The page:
Meanwhile, while we’re working for that day when for everybody it will be just a career choice and not a necessity to go abroad, on the basis of our expatriates’ contributions and on our nation’s humanitarian responsibilities to our people wherever they are, whether they are here or abroad, our government works doubly hard to strengthen the protection of our workers.

Our policy is not to export labor. Our policy is to protect our workers when the market conditions both abroad and in the Philippines give them an opportunity to work abroad. And it is in this context today, in this day and age and its particular time in the economic development of the whole world, that it is our honor to host the Global Forum on Migration and Development this month.

So, I congratulate Secretary Romulo and his team for the preparations and I hope that everybody contributes to making this a success not only for the sake of the organizers but for the sake of the Filipinos whom we are proud of and who make a good name for our country all over the world.

And as we continue to rage over the BBC program’s racism and the Arroyo government’s hypocrisy, more work needs to be done to protect OFWs, 60,000 of whom face deportation from Europe while thousands of others suffer from indignities in the Middle East.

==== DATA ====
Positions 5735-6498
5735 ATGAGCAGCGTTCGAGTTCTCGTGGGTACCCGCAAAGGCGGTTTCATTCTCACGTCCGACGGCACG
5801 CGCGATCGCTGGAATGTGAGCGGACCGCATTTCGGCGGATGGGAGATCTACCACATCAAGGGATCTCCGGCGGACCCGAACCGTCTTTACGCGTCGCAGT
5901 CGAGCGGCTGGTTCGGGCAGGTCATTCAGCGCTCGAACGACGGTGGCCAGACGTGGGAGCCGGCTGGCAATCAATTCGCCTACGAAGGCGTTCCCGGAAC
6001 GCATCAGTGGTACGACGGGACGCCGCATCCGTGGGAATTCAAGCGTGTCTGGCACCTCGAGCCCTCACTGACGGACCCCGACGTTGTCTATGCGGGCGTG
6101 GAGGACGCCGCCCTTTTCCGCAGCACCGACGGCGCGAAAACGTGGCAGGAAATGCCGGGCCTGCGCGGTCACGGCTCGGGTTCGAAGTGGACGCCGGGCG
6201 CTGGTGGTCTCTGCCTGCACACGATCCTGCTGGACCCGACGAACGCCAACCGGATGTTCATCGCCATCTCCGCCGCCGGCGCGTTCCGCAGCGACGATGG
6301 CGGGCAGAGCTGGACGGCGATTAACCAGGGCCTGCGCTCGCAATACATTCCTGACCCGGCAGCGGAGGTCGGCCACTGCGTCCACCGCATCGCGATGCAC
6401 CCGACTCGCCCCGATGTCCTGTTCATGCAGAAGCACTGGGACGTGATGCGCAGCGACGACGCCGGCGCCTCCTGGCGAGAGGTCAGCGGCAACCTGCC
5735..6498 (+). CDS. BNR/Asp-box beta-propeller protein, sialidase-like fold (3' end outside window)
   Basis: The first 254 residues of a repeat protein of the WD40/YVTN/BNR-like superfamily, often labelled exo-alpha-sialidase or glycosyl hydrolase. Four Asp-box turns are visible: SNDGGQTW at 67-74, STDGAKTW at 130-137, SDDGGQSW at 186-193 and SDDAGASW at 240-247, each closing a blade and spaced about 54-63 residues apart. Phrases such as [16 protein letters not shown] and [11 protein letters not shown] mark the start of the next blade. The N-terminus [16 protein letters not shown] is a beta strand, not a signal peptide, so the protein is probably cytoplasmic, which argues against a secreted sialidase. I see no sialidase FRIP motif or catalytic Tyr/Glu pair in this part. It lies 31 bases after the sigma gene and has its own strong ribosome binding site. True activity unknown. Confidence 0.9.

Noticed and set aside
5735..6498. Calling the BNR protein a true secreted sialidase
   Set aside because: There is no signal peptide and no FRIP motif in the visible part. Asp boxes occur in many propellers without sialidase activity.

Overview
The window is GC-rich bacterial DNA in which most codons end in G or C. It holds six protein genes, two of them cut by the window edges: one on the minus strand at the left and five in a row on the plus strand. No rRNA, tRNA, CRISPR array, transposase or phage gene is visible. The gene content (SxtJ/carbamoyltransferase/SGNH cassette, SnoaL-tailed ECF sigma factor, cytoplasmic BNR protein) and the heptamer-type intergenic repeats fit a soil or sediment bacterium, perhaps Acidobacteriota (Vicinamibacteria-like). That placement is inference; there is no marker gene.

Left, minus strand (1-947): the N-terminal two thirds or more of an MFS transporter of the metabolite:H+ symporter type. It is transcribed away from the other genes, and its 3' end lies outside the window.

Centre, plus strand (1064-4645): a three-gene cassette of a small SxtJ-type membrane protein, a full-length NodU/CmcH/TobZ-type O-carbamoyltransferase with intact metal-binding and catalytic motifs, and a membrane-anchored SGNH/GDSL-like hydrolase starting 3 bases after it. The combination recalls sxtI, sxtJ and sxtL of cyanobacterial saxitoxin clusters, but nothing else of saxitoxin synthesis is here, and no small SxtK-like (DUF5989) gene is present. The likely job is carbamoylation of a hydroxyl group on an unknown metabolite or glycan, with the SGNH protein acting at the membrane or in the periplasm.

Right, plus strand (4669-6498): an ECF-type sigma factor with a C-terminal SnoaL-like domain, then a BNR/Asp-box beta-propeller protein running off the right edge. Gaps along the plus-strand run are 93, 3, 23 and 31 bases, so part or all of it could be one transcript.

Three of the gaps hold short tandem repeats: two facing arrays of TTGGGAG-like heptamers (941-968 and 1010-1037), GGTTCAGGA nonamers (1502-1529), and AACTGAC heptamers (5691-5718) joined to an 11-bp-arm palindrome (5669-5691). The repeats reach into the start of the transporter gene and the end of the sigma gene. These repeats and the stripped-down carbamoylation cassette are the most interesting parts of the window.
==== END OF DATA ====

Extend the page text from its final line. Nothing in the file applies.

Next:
1. tonyo

    I didn’t miss a beat.

    The “joke” is not a funny skit. Its racist. The first time I saw it, I knew it was racist.

    The thing is that this is a BBC program, and the BBC knows that not only Brits watch it. BBC is a powerful media outlet that influence public perception and in this case, it gives out an impression that Filipina domestic helpers are mere sex objects.

  2. Anthony

    It’s objective is in highlighting the stupidity of treating people as sex objects. That’s the whole point of the Englishman character.

    Regardless of whether or not it’s funny, the skit is actually an anti-racist and anti-misogynist commentary. I think most of the offended people don’t realise this because Filipino humour and British humour operate on different levels.

  3. tonyo

    You cannot tell people already offended by this episode that our feelings are misplaced. You cannot tell me that it is not racist, because it is.

  4. sahjid_21

    I have watched that comedy movie, that insulted us. For Filipino people especially Filipino maids workin in other countries… That’s not a good joke, that is not a comedy, that’s insultness… That offended us. For BBC or any media please don’t make plays like that!!!